A weird wind is blowing from Seattle, funneling down from Capitol Hill through a basement recording studio in the Denny Triangle and back out again, fraying the warm, comfy corners of the city. Isaac Loves You, Especially You bottles the gale, collecting 14 tiny and not-so-tiny explosions of new rock ’n’ roll music made here and now.
A few threads conjoin these songs: Each was recorded in the brightly painted sunken bunker of a studio known as BLDGs. Accessed via the no-man’s-land parking lot behind Re-Bar, BLDGs (say “buildings”) is the incense-scented kingdom and full-service laboratory of Aaron C. Schroeder, a Texas-born musician, producer and audio engineer who radiates a voracious appetite for the act of creating. Complicit with the bands on the compilation, Schroeder’s offering Isaac Loves You as a free download minus any physical collateral, like an inside joke everyone’s expected to figure out because it’s worth it. This means you.
Also, every entry is fucking grand. Not necessarily in scope—intimacy, subtle humor and low-overhead guitar are most prevalent—but in energy, songwriting chops and smarts. Schroeder’s production clears the way, uniformly crisp and professional. Peppy, sticky tunes are hard enough to come by. Executed at this level, by 14 different bands, all recorded over the last 12 months, they add up to a bellwether.
Possibly accidental but certainly prescient, Isaac’s opening number signals the sea change: Changes are coming whether you like it or not. Changes happen for a reason and either you get it or you don’t.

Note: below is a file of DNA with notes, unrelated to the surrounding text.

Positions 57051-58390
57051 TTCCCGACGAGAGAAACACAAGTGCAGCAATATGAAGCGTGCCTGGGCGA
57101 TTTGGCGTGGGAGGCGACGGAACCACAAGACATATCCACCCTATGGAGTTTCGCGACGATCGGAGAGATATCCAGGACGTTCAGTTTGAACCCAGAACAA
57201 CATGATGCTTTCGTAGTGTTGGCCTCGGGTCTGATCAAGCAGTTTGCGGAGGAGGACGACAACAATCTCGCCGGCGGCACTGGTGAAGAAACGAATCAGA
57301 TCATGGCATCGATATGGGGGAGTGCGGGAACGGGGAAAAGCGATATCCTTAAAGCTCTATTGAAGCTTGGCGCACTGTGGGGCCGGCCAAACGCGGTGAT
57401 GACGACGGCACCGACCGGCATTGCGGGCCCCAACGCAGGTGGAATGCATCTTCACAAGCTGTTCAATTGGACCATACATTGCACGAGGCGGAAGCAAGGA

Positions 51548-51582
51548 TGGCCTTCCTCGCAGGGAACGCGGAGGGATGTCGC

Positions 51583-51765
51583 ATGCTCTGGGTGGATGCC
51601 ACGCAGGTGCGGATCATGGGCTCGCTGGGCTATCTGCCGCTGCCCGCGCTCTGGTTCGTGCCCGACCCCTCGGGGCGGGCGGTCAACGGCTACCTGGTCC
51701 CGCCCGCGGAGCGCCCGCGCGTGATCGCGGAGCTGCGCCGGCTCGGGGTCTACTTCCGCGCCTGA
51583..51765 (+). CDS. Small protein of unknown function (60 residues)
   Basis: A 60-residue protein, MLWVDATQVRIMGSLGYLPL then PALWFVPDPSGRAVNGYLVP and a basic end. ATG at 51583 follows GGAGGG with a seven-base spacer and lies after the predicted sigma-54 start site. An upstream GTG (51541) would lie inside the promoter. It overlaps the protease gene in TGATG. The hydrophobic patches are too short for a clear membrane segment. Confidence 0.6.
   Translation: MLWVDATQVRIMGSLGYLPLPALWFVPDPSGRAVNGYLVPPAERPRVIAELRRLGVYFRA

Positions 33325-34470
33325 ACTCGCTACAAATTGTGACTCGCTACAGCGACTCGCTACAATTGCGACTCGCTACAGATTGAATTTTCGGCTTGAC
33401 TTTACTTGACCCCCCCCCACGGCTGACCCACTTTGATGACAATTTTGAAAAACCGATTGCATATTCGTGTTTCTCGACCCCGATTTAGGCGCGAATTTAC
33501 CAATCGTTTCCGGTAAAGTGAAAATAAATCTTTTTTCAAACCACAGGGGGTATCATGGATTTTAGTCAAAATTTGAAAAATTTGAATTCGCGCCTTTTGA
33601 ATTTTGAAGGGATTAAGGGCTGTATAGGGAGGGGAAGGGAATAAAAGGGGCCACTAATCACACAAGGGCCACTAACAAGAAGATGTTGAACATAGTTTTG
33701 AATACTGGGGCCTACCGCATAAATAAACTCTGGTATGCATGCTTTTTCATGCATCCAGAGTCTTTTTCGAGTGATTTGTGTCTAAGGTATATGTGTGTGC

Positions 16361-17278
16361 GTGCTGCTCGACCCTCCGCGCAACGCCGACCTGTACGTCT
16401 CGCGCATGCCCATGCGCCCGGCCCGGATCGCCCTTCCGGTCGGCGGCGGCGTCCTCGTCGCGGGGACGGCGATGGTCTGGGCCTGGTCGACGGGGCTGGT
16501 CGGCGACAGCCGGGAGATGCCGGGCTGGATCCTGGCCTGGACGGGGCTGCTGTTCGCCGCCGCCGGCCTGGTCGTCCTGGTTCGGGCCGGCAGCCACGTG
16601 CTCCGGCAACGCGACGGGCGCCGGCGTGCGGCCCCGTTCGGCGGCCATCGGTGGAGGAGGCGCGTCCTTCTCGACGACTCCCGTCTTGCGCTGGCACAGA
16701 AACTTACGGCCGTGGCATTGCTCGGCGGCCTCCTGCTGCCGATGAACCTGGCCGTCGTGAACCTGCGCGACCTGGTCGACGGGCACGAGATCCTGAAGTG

Thank you, Detective Agency, for saying—singing—what everyone’s thinking, and for doing it with racy boy-girl harmonies and sweet guitar. Changes in hierarchy, in album format, in listening habits. Good things. Good song.
A few songs later, Charms dives into “Open Wide” with a cavernous tom drum hit followed by underwater vocals and woozy, Leslie-spun keys. Death Metals expounds on “The Saint and His Works,” at seven-and-a-half minutes the compilation’s longest composition, a droning groove slinking under assertive alpha-male vocals. Contrast that with Childbirth’s clever lesbian sex jab “How Do Girls Even Do It” at one minute twenty-six.
Further garage-rock glory by Killer Ghost, Sir Coyler, Sharkie—bands whose names I’d never heard two weeks ago, whose music I’ve replayed every day since. Guitar-rock balladry by the Torn ACLs. Sky-grabbing synth-pop by Sharkie (“Your face is a braille poem/I trace with my fingers”). Toilet-bound scuzz-punk from the Dumps. With its bouncy tropical pop, Week of Wonders stands alone among grinding rock ’n’ roll; word is they’ve disbanded upon the relocation of a member to New York. Wishbeard, one of my favorite finds of last year, closes with “Strawberry ’69,” playing the elegant line of least resistance through a sinuous math-rock bramble.
Where do these bands come from? How do they exist in an overpriced, over-stimulated city? How is rock ’n’ roll relevant in 2014? Some sort of magic, and Aaron Schroeder’s BLDGs is the conduit. Isaac Loves You corrals a young underground teeming with talent and ideas and determination. It rocks start to finish. It will give you hope.
BLDGs bands will play free shows at Everyday Music on Capitol Hill starting 6 p.m. every Saturday in March. Check bldgsrecording.com. Pictured above Detective Agency inside BLDGs studio. Photo by Aaron Schroeder.